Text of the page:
How to Organize Class Jobs Without the Headache

We finally changed classroom jobs this month so I wanted to share a few tips that have helped me these last few years get rid of the headache that can be caused from the job chart! I know what you may be thinking....ummm...slacker! Isn't it the middle of the year?!? Yup!

When I began teaching I thought I had to have tons of classroom jobs and  I thought they had to be switched every week. That's just the way the whole job thing works right?

Well.... I had a love hate relationship with my job chart. I loved it because I knew who had what job (at least for the moment) and it was adorable. I hated it because it was just one more thing to spend time on and remember to do. Plus, there was always confusion on who had what job and arguing each week while choosing/assigning jobs. Teacher truth- ain't nobody got time for that! So, here is what I do now.

I know, it sounds crazy right? But believe me, its so much easier! When we begin the school year I spend a few weeks getting to know everyone. We discuss all of the different jobs that we may need  in order to have a clean, safe, and successful classroom. I teach EVERYONE what each job looks like (just the run down, not in depth). Then, we assign jobs. I'll get more to that process in a minute.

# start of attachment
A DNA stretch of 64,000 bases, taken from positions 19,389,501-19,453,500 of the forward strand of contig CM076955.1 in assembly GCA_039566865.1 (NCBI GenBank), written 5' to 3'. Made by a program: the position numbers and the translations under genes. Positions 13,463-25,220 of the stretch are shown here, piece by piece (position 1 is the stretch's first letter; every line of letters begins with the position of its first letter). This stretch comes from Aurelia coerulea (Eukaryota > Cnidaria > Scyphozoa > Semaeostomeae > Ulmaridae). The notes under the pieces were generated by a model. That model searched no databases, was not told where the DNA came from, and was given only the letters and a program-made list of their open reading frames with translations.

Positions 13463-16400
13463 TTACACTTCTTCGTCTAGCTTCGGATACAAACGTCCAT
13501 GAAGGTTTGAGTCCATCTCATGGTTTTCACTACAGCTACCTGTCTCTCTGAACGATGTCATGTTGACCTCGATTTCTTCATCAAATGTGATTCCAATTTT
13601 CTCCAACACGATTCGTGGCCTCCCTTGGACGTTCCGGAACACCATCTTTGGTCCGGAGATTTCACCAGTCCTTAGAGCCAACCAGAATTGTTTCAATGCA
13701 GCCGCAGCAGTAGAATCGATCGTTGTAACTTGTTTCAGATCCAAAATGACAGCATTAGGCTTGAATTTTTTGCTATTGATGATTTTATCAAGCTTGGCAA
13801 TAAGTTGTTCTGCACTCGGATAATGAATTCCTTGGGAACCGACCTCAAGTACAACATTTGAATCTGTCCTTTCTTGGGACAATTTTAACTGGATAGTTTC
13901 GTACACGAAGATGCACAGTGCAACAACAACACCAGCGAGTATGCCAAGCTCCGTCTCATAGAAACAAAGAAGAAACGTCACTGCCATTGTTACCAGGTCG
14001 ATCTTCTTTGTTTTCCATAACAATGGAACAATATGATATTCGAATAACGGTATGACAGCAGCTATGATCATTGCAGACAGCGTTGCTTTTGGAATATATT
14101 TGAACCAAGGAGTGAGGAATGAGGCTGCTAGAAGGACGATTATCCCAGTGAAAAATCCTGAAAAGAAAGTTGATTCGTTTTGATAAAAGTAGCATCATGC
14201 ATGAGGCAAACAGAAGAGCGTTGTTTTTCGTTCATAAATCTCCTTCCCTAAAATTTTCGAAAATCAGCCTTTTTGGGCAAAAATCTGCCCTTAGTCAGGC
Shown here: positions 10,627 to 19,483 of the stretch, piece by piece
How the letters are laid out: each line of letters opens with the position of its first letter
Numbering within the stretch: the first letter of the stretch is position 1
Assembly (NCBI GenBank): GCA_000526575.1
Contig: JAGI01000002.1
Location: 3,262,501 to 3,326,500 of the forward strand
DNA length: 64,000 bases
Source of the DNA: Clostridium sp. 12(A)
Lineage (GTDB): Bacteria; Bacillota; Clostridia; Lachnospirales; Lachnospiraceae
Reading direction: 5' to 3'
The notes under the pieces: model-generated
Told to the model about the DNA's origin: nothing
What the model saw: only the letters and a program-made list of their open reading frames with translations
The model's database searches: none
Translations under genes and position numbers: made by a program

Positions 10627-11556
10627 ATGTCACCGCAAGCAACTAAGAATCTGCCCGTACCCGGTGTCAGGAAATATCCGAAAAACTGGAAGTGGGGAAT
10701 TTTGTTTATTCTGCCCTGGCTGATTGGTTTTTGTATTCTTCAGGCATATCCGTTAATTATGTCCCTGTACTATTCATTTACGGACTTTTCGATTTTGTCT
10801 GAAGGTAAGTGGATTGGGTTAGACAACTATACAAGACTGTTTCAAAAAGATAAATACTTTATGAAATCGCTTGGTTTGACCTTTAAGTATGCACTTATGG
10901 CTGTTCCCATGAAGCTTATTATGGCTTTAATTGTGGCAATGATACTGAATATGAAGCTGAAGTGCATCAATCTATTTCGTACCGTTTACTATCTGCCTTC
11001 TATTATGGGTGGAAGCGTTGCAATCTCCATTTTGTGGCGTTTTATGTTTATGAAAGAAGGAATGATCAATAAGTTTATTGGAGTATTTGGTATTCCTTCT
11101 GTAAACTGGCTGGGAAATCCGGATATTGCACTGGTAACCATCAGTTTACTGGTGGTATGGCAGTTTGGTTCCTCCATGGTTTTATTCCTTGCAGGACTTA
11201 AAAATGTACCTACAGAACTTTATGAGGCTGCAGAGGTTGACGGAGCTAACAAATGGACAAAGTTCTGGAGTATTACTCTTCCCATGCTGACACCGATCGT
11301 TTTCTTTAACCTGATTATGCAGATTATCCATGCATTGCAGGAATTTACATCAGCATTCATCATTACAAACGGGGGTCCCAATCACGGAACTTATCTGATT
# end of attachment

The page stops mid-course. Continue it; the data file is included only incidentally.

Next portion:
Each kid works on their job from the beginning of the school year until we return from winter break. They become experts. They all know their job and expectations. No more trying to remember who has what job and fighting over line leader every day!

I also love this idea because we are trying to help kids learn about responsibility, and realistically, I want them to know that being able to hold down a steady job is important. Switching careers every week may be less than ideal in the real world ;)

Side-note...if switching jobs works for you and your class each week- more power to you! It just didn't work for me.  If changing jobs once a year seems like not enough, maybe try once a quarter or once a month even. The longer stretches between switching jobs may help.

Okay, so this may make me sound like a jerk, but again, life lessons here! Once each child learns the expectations for their job, they are expected to complete the duties as assigned. If my line leader is running around while talking in line, well, that's not a role model and someone we should be following. If my table washer constantly leaves their place in the cafeteria a hot mess, then that may not be a good job for them either. If my computer helper keeps dropping computers because they aren't paying attention...well I can't afford that mistake!

Rather than immediately replace them, we of course have a discussion about it. I remind them of the duties for their chosen job and how their current choices may not be fulfilling them. We also take a vote of everyone else in the class who would be interested in having their job. Once they see that there is always someone ready to take their place, they start to see the importance of making the right choices in order to keep it. Isn't it true that someone who is more qualified or willing is always waiting to take our job if we don't do what is expected?